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The Energy & Environmental Research Center (EERC) at the University of North Dakota (UND), in partnership with the U.S. Department of Transportation (DOT), has begun working on a project to help improve the safety of the nation’s energy transportation pipelines.

DOT’s Pipeline and Hazardous Materials Safety Administration (PHMSA) awarded a total of $2 million to 11 different institutions through its Competitive Academic Agreement Program (CAAP), which more than doubles the amount that was awarded last year.

“The CAAP Program pays for critical research into safety technologies and mechanisms that could improve safety throughout the entire pipeline sector,” said U.S. Transportation Secretary Anthony Foxx in a recent press release. “These investments have contributed to new pipeline technologies that are being used across the country to improve pipeline safety.”

The EERC’s specific project involves evaluating the potential for using specially engineered metal foil to facilitate locating plastic pipelines once buried underground. According to PHMSA, over 69% of the nation’s 2.149 million miles of natural gas distribution pipelines are plastic, and unlike metal piping, plastic pipes have no intrinsic electrical or magnetic properties that can be used to accurately locate them once buried. As a result, accidental excavation damage is the leading cause of reportable incidents for natural gas pipelines.

“These foils have unique material properties that we will use to our advantage to add a detectable signature to plastic pipes while using the least quantity and cost of added material,” said Chris Martin, Senior Research Engineer, Advanced Thermal Systems. “If successful, the resulting signature will be as strong as with conventional pipe, which would make the technology compatible with commercially available locating equipment.”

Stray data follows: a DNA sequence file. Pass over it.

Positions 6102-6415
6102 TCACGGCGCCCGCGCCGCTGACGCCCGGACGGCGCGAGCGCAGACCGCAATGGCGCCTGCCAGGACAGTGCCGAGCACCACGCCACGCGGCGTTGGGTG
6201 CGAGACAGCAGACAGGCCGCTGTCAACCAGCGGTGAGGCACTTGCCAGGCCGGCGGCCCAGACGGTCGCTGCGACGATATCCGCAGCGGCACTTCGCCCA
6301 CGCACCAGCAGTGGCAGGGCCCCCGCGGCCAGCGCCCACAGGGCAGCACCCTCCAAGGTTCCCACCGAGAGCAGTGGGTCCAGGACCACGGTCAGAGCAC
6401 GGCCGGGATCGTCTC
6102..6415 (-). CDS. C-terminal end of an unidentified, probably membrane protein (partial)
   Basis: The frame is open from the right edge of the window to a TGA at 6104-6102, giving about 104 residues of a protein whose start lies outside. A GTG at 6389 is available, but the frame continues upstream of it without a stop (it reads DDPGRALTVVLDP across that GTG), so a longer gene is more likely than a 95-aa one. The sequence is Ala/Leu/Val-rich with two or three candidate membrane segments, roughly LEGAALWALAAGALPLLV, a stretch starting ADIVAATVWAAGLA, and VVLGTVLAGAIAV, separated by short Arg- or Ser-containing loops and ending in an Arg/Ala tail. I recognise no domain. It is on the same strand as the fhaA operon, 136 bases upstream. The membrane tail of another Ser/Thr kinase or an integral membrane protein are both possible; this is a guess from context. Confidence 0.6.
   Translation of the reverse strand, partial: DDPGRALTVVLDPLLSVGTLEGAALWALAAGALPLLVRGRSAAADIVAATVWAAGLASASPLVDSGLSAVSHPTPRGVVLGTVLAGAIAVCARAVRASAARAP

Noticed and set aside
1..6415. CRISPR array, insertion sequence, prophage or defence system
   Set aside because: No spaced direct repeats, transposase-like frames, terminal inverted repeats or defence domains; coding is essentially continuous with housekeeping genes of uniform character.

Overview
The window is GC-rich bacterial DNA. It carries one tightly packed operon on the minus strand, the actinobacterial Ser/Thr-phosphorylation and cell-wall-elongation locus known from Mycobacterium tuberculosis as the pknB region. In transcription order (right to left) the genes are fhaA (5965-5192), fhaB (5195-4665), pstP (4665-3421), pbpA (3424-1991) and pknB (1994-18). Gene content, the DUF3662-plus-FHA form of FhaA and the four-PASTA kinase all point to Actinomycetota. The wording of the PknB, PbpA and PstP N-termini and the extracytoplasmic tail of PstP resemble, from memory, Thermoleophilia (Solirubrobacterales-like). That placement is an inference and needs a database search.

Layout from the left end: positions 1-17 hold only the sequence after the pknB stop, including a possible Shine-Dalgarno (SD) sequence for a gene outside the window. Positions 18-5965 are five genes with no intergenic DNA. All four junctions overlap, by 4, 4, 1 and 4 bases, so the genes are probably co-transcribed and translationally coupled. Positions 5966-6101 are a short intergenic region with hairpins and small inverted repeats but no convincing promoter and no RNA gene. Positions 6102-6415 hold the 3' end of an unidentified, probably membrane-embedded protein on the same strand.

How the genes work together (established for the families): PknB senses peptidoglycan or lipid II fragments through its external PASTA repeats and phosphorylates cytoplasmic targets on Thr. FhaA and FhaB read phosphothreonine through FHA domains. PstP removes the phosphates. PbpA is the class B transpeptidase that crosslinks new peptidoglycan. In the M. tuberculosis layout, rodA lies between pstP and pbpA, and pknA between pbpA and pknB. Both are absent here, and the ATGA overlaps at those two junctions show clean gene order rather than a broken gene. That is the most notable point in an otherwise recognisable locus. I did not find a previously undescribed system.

Martin says the EERC will also examine the commercial potential for this pipeline locating system, looking at added cost, pipe integration, and potential value-added features such as a unique identification pattern.

The $125,000 project is being conducted in partnership with Metglas, Inc., Conway, South Carolina, the world leader in amorphous metal foil production.

In addition to stimulating innovative research, CAAP promotes the involvement of student researchers to illustrate how their engineering or technical disciplines are highly needed in the field of pipeline safety. As part of its project, the EERC will also recruit and hire a UND student to be integrally involved with the experimental data collection and the larger concept evaluation.

“The pipeline infrastructure in the United States is key to our standard of living. It’s very important that pipes are safely maintained and appropriately expanded to sustain increasing demand,” said EERC CEO Tom Erickson. “Research such as this plays a key role in making national, regional, and local pipelines safer and more environmentally friendly.”

The EERC recently completed a comprehensive study of the oil and produced water gathering pipeline network in North Dakota. The intent of the study is to improve the performance of produced water and crude oil pipelines in North Dakota, with the purpose of supporting the North Dakota Industrial Commission’s decisions regarding possible adoption of administrative rules impacting pipeline safety and integrity.

View the complete study here.